I don’t know why you learned to knit.

Maybe you started knitting as a form of self-care, maybe you wanted to bond with a friend/neighbor/relative, maybe you wanted to knit a blanket for the cutest new kid in your life – whatever the reason, you’re starting to flounder.

Knitting was fun, but you have a busy life. “Maybe I’ll have time to knit tomorrow,” you said, nearly a month ago.

Meanwhile, when you finally do get back to your knitting, it’s like starting over on day one.

I feel you. It’s no fun looking up tutorials for stitches you knew how to make a week ago.

This post is for you, my super ladies, who try to do it all, including knitting.

These are my favorite places to knit when you have no time.

1. Lunch break. Does anyone still get an hour for their lunch break? I’ve only ever had 30 minutes, which is just enough time to grab something and stuff it in your face, BUT if you’re one of the lucky ones, don’t go back to the office early, hang out on a park bench and get a few rows in.

 

2. Work meetings/conferences. If you have a chill boss, he or she might be happy to let you knit away. (Just explain that it helps you concentrate!) Either way, I know you have phone and web conferences where face time isn’t required. Bam – better listening skills AND you just finished that sleeve.

 

3. Waiting rooms. Waiting can really suck. The best advice I’ve seen is to focus on your breath, be present, and spend some time with yourself, but that’s not always easy to do, especially if you can’t stop thinking about the germs flying across the room from that gross person that can’t stop hacking and coughing. Whether you’re waiting a few minutes or an hour, have your knitting handy.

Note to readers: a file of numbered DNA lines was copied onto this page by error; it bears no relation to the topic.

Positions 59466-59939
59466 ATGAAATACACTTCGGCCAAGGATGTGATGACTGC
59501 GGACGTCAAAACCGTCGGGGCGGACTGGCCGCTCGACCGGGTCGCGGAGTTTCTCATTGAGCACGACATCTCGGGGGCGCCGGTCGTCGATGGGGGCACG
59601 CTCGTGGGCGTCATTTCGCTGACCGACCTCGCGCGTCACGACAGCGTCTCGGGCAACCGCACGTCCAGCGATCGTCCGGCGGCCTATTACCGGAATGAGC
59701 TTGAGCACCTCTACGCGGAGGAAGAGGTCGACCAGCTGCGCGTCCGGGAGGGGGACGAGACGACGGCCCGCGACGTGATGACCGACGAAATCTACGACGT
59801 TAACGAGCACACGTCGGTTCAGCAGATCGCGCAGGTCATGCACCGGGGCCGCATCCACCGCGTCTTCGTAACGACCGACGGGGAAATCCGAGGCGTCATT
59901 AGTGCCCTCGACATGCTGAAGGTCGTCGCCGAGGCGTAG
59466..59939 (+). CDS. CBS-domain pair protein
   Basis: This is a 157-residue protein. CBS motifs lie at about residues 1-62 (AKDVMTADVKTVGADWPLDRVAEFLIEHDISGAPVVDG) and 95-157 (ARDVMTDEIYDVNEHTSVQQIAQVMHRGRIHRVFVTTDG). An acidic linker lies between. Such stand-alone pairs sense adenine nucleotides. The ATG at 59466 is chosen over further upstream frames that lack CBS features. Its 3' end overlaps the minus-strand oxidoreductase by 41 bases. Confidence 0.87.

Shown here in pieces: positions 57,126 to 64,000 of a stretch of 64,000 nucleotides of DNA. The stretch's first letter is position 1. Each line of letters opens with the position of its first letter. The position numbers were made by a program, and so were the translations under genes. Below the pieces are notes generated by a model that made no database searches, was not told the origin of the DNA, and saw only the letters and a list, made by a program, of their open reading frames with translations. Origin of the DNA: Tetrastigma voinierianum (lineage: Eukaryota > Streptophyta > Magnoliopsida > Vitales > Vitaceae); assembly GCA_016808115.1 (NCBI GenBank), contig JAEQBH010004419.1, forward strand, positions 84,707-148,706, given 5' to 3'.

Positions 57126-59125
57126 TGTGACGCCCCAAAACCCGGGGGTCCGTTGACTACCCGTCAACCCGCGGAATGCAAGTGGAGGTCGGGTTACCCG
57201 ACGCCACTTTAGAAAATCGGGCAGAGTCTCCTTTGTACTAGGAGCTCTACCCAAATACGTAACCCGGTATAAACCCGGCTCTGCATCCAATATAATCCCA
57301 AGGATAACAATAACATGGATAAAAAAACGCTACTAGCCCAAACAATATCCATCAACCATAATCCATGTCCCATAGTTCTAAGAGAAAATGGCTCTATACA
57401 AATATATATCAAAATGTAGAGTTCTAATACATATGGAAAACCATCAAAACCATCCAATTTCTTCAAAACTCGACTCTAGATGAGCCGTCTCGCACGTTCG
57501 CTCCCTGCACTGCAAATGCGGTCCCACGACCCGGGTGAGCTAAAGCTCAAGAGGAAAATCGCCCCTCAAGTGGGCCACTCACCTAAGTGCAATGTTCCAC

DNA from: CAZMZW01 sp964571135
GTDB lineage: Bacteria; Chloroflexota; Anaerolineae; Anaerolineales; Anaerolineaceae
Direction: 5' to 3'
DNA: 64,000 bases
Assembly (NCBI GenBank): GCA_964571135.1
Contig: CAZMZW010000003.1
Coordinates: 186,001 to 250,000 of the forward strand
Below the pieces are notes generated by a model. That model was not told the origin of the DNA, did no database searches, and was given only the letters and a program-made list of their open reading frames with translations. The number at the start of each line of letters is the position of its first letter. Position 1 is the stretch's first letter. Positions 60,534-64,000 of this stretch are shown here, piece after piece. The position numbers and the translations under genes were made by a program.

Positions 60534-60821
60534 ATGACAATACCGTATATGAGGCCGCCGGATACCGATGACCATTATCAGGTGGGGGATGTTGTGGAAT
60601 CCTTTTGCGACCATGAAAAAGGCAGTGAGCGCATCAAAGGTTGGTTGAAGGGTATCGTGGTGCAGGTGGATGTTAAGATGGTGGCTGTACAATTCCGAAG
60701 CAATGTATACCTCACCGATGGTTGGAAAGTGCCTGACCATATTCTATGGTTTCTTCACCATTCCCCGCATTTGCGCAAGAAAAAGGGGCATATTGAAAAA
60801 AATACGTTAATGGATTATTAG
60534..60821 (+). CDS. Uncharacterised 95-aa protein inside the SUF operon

4. Happy Hours. Okay, a lot of people are uncomfortable with this one. It’s weird to be the only person knitting, especially when everyone’s sharing the latest gossip and trashing that client from hell. But the thing is, in between pounding beers (or tea, depending on the group!), it’s nice to have something to occupy your hands. And trust me, it’s only weird the first time you pull it out. Then everyone thinks you’re that cool girl that will knit them something.

 

5. Movie/TV nights. I’m all about bonding with family and friends, and sometimes that means you all get together, order a pizza or tacos, and watch some TV. It can be fun, but let’s be honest, your friends and family don’t always have the best taste in shows. When it’s not your turn to pick what you watch, grab your knitting. It helps get you through those awful, awful jokes.